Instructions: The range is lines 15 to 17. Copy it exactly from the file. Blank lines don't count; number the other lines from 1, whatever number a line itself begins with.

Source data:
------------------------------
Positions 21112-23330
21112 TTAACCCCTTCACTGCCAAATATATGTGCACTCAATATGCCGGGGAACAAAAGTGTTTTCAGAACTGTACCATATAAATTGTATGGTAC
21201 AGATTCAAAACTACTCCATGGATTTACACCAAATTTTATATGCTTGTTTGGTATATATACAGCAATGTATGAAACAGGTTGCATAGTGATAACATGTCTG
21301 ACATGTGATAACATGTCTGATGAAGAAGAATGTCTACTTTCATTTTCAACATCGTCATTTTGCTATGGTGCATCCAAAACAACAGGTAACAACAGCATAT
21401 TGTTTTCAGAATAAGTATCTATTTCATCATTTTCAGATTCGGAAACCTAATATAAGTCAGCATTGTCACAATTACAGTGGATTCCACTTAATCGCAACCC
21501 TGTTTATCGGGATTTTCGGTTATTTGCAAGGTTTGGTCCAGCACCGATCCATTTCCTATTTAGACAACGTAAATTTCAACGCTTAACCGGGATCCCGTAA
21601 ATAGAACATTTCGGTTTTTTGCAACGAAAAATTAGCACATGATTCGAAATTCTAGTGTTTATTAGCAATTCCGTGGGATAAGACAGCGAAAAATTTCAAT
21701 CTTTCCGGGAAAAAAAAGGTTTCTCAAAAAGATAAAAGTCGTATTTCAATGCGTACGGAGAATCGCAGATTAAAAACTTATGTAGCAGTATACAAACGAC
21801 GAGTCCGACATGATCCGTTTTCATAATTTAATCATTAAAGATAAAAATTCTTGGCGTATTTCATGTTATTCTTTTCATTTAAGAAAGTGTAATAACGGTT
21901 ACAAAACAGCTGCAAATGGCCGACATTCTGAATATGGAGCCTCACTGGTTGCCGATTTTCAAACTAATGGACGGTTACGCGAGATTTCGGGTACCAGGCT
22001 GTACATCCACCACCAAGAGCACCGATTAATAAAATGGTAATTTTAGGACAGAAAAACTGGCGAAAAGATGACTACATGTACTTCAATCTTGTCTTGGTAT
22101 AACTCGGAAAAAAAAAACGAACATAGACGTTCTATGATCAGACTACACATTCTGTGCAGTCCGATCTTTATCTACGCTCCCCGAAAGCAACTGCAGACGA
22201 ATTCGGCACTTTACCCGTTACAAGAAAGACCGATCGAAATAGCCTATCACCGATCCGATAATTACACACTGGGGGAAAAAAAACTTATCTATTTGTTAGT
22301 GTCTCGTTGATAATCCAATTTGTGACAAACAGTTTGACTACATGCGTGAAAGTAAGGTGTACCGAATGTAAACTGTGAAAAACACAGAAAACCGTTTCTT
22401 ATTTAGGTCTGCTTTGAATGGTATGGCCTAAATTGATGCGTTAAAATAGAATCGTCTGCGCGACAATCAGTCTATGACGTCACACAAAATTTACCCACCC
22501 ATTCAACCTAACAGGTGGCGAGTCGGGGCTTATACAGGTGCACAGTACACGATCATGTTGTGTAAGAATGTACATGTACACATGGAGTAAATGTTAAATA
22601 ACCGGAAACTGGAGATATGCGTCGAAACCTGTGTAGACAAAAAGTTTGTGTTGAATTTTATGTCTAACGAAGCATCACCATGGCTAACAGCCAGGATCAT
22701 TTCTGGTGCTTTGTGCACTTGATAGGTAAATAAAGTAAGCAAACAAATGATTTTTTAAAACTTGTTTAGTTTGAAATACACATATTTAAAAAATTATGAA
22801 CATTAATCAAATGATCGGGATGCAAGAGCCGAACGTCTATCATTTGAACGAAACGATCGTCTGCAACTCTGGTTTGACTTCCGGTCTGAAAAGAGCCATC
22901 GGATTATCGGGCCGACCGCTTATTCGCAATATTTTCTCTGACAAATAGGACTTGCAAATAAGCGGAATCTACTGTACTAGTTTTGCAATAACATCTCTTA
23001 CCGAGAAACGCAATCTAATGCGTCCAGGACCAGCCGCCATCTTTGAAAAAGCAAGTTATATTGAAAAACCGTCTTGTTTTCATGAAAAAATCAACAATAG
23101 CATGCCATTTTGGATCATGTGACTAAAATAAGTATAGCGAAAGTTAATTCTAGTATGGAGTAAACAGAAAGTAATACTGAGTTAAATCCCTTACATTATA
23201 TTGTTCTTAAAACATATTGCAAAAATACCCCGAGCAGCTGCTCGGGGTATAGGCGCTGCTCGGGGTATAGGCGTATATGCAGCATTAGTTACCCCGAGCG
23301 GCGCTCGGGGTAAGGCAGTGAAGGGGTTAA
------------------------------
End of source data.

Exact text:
22401 ATTTAGGTCTGCTTTGAATGGTATGGCCTAAATTGATGCGTTAAAATAGAATCGTCTGCGCGACAATCAGTCTATGACGTCACACAAAATTTACCCACCC
22501 ATTCAACCTAACAGGTGGCGAGTCGGGGCTTATACAGGTGCACAGTACACGATCATGTTGTGTAAGAATGTACATGTACACATGGAGTAAATGTTAAATA
22601 ACCGGAAACTGGAGATATGCGTCGAAACCTGTGTAGACAAAAAGTTTGTGTTGAATTTTATGTCTAACGAAGCATCACCATGGCTAACAGCCAGGATCAT